Desktop Environments Are Bloat

27 August 2019

What is a Desktop Environment (DE) you may ask? Well, it's probably the only thing 99% of people know and use on computers around the world.

Microsoft Windows, macOS, many Linux distro's and BSD use DE's. The DE is what you see and use every day. They have icons, menu bars, maybe a Start button, or some kind of button to launch applications.

They have floating windows that the user has to move around with the mouse cursor. When new applications are launched, they overlap the existing windows unless the user pushes them around or flips between then with a button or hot corner someplace. The user must resize the windows to their liking as well. The user has to contend with these things every time they log in and launch their programs. What a mess!

I've been living in DE's like every other mortal out there for almost all of my tech computing life. I might be able to discount a short period before Microsoft Windows made the way to my school, and we had terminals to run programs on. This was way back before they even had hard drives. All we had were 5.25 inch floppies. But once Windows made the way to the school, it was all I've used since then, and I'm now in my 40's.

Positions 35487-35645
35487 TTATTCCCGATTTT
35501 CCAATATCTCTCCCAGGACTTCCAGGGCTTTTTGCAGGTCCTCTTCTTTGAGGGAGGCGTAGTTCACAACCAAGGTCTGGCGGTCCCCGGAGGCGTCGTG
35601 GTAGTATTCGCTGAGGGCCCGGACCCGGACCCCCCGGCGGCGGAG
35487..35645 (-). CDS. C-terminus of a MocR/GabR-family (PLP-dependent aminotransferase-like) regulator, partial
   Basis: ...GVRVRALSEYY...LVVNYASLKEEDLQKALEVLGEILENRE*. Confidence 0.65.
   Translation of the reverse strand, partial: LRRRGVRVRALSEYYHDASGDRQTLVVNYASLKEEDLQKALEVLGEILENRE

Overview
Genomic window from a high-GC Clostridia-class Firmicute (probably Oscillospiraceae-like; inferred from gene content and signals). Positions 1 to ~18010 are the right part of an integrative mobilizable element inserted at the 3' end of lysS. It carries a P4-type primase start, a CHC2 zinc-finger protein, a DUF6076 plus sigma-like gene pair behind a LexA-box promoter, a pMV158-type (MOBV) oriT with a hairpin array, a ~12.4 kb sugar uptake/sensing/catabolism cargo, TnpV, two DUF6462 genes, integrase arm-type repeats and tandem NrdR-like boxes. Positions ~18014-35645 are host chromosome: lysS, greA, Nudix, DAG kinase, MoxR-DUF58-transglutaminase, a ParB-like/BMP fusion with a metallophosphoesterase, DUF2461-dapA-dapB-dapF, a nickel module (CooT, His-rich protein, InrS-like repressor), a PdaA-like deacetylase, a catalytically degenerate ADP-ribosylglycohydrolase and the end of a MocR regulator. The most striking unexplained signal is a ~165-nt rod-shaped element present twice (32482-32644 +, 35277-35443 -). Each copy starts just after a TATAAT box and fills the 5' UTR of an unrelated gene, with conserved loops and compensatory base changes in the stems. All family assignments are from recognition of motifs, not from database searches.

In my journey from Microsoft Windows to macOS to Linux, I've used DE's. About 13 years ago, I made the switch from Windows to macOS (OS X at the time) and learned to make my workflow translate to the new OS. It took me some time to learn the whole Apple ecosystem and how to do the work and tasks on it that I was used in Windows. But I did it and at home have used the Mac for almost a decade and a half.

About two years ago, Microsoft Windows pissed me off for the last time at work, and I switched to Linux for my main office PC and have been happy with it.

In recent months and maybe even the last few years, Apple has pushed me away from their products. They didn't piss me off or anything, but they're pricing me out of buying their stuff anymore. So I decided to dump Apple at home and make the switch to Linux full time.